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Emergy Berger, Calvin Lin, Samuel
Z. Guyer
CSE 231 Presentation by Jennifer Grau
The Problem
• Software libraries typically designed to be
generalized for reuse in many situations
• Why a problem?
– This generality represents a performance
penalty
• Goal: to improve performance portability
via specialization and dynamic feedback
The Broadway Compiler
• Uses annotations to describe the library but
not the application
• Handles existing libraries by separating the
library source from the annotations
• Using PLAPACK parallel dense linear
algebra library
– 1st algorithm: 10% for large to 180% for small
– 2nd algorithm: 36% for large to 662% for small
What’s Going On?
• Annotations provide mechanism for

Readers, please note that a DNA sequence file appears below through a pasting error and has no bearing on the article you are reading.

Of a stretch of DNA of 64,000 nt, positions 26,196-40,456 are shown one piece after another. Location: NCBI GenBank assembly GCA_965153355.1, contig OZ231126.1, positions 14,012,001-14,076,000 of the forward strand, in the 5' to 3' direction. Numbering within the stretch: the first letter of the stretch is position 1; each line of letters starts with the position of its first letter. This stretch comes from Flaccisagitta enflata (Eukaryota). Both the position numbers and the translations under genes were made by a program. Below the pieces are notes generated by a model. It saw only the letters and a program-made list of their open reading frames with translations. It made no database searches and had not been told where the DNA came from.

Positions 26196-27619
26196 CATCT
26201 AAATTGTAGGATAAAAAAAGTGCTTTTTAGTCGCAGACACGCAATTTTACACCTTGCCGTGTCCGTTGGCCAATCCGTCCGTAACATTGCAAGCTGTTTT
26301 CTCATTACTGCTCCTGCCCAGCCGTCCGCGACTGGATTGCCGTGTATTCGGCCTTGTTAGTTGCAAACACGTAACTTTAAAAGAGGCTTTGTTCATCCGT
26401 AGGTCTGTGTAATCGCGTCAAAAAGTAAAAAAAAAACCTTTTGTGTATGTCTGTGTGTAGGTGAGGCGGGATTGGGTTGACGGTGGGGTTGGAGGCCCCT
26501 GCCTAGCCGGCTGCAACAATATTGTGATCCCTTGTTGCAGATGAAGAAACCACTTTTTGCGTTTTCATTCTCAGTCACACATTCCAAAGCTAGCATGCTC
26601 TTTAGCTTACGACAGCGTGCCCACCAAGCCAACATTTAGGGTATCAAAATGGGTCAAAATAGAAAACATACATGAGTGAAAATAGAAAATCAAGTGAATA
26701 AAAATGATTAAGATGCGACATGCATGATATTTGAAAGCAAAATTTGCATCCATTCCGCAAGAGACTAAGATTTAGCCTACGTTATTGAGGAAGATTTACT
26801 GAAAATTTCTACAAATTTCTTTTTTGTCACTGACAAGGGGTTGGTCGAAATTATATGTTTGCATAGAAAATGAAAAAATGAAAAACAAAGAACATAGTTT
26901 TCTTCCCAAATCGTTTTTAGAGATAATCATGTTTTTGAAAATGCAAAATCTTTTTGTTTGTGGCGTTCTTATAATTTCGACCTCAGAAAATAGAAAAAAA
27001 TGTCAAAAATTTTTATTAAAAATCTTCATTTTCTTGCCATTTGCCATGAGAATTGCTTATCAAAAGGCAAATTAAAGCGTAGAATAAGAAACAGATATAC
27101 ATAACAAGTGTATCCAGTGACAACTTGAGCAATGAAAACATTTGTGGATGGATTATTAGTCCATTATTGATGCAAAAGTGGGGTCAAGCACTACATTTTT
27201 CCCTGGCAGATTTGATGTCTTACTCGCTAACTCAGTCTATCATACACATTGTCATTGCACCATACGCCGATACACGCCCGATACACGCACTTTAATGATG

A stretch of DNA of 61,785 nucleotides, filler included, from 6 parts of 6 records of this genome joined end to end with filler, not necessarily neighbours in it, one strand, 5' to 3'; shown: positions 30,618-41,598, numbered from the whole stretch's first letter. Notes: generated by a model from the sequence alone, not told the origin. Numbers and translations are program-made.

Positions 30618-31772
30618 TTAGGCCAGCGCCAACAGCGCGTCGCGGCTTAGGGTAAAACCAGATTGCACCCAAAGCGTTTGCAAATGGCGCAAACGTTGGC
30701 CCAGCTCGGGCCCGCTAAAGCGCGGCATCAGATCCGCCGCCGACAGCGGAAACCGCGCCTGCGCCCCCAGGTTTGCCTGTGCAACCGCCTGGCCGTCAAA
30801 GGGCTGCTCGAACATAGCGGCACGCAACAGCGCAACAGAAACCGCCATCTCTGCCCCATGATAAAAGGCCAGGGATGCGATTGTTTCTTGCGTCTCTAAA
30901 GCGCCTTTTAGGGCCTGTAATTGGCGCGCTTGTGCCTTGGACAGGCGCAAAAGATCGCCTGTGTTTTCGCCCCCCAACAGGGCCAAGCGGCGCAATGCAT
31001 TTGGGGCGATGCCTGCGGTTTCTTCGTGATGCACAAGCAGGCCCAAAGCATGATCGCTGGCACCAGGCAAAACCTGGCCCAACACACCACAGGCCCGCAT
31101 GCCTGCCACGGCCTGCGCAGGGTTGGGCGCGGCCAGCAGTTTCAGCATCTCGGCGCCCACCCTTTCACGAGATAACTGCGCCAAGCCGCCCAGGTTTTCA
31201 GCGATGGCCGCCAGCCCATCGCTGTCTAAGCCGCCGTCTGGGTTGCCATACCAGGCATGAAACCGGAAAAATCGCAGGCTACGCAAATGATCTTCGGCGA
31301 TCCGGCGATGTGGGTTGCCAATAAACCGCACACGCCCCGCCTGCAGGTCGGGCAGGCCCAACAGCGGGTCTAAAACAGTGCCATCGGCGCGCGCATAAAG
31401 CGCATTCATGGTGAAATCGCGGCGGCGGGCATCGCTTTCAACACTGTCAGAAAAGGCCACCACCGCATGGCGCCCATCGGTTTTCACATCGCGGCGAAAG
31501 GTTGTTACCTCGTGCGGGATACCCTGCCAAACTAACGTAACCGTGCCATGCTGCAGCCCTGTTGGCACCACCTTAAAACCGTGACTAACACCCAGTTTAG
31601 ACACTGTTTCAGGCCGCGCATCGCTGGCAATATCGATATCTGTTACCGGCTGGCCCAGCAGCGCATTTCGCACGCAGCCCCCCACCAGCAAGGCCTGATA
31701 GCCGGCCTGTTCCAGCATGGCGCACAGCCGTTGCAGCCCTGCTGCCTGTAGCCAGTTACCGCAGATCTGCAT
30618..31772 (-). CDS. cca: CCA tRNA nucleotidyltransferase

describing library-specific analysis &
abstractions
• PLAPACK manipulates matrices via view
objects
• Annotations declare matrices to be general,
local, or empty
• Broadway performs dataflow analysis
Extending Broadway for
Performance Portability
• Broadway doesn’t support optimizations
which depend on interactions between the
application and target machine
– May require run-time information
• The tradeoff between sequential and parallel
computation may change dynamically as the
amount of work often varies as the
algorithm progresses
Proposed Solution
• Dynamic Feedback
– Wish to use dynamic sampling to determine which
optimization is the best
• Modify annotation language to support keyword
select to indicate there are multiple optimizations
possible
– Provides information to limit when select is run
select every 20 {
/* list of possible optimizations */
}
Discussion
• How might the overhead of dynamic
sampling affect the actual benefit of the
optimization?
• Will they need to limit how many possible
optimizations that may be listed in a given
select?
• What might be some other disadvantages of
dynamic sampling?
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